Linking livelihood strategies with a regional level landscape mosaic to explore trade-offs between forest conservation and human wellbeing in a Madagascar biodiversity hotspot

Zähringer, Julie Gwendolin; Ramamonjisoa, Bruno; Messerli, Peter (2015). Linking livelihood strategies with a regional level landscape mosaic to explore trade-offs between forest conservation and human wellbeing in a Madagascar biodiversity hotspot (Unpublished). In: First Annual FLARE Network Conference. Paris, France. 27.-30.11.2015.

The north-eastern escarpment of Madagascar contains the island’s last remaining large-scale humid forest massifs surrounded by diverse small-scale agricultural mosaics. There is high deforestation mainly caused by shifting cultivation practiced by local land users to produce upland rice for subsistence. Today, large protected areas restrict land users’ access to forests to collect wood and other forest products. Moreover, they are no more able to expand their cultivated land, which leads to shorter shifting cultivation cycles and decreasing plot sizes for irrigated rice and cash crop cultivation. Cash crop production of clove and vanilla is exposed to risks such as extreme inter-annual price fluctuations, pests and cyclones. In the absence of work opportunities, agricultural extension services and micro-finance schemes people are stuck in a poverty trap. New development strategies are needed to mitigate the trade-offs between forest conservation and human well-being. As landscape composition and livelihood strategies vary across the region, these strategies need to be spatially differentiated to avoid implementing generic solutions, which do not fit the local context. However, up to date, little is known about the spatial patterns of shifting cultivation and other land use systems at the regional level. This is mainly due to the high spatial and temporal dynamics inherent to shifting cultivation, which makes it difficult to monitor the dynamics of this land use system with remote sensing methods. Furthermore, knowledge about land users’ livelihood strategies and the risks and opportunities they face stems from very few local case studies. To overcome this challenge, firstly, we used remote sensing data and a landscape mosaic approach to delineate the main landscape types at the regional level. Secondly, we developed a land user typology based on socio-ecological data from household surveys in 45 villages spread throughout the region. Combining the land user typology with the landscape mosaic map allowed us to reveal spatial patterns of the interaction between landscapes and people and to better understand the trade-offs between forest conservation and local wellbeing. While shifting cultivation systems are being transformed into more intensive permanent agricultural systems in many countries around the globe, Madagascar seems to be an exception to this trend. Linking land cover information to human-environmental interactions over large areas is crucial to designing policies and to inform decision making for a more sustainable development of this resource-rich but poverty-prone context.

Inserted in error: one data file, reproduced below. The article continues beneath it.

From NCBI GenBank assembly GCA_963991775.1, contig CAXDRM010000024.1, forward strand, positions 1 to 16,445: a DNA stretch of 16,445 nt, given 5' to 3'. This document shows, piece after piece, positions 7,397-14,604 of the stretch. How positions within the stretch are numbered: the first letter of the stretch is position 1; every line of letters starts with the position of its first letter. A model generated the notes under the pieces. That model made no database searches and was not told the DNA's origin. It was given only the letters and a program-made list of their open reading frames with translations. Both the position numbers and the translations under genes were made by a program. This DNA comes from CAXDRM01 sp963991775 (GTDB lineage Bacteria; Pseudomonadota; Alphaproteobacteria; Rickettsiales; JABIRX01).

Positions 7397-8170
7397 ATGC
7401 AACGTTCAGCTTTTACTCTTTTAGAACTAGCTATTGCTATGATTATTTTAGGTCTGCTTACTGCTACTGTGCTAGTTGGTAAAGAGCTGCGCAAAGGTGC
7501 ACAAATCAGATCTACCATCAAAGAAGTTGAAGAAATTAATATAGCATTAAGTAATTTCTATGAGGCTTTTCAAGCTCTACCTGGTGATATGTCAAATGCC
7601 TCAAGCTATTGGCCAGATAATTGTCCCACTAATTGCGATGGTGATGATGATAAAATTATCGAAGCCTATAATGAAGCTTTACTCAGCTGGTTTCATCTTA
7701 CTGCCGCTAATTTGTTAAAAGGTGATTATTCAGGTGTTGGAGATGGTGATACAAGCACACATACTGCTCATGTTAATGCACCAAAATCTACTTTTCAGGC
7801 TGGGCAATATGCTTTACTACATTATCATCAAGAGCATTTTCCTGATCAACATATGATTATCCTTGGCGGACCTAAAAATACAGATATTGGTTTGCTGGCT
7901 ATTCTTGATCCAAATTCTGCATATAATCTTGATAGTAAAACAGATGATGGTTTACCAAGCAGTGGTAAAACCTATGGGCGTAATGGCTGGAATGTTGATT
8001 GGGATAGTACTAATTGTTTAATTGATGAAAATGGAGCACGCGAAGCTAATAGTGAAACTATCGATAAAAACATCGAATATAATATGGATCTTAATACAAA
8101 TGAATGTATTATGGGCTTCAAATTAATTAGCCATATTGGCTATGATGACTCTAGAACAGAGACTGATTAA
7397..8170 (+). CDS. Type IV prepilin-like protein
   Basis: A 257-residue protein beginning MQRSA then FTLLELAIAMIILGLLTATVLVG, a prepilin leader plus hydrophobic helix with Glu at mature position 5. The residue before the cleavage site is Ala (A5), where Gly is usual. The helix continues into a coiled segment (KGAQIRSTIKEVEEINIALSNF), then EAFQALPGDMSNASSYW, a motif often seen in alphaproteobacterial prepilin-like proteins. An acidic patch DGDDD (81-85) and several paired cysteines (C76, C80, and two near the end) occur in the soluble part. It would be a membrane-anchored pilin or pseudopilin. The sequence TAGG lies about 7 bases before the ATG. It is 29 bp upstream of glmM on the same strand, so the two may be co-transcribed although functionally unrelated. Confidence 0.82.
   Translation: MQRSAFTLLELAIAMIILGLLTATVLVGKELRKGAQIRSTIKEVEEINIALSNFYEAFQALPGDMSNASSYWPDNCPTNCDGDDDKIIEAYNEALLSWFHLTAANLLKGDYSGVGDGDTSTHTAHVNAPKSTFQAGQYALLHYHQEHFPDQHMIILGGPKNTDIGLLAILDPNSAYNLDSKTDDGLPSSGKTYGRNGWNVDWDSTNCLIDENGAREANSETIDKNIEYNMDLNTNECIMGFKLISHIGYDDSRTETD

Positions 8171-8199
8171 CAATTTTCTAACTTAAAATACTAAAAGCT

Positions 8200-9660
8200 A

Item Type:

Conference or Workshop Item (Abstract)

Division/Institute:

08 Faculty of Science > Institute of Geography > Integrative Geography > Unit Sustainable Land Management
08 Faculty of Science > Institute of Geography
10 Strategic Research Centers > Centre for Development and Environment (CDE)

Graduate School:

International Graduate School North-South (IGS North-South)

UniBE Contributor:

Zähringer, Julie Gwendolin and Messerli, Peter

Subjects:

300 Social sciences, sociology & anthropology > 330 Economics

Language:

English

Submitter:

Stephan Schmidt

Date Deposited:

15 Dec 2015 10:06

Last Modified:

15 Dec 2015 10:06

URI:

https://boris.unibe.ch/id/eprint/74298

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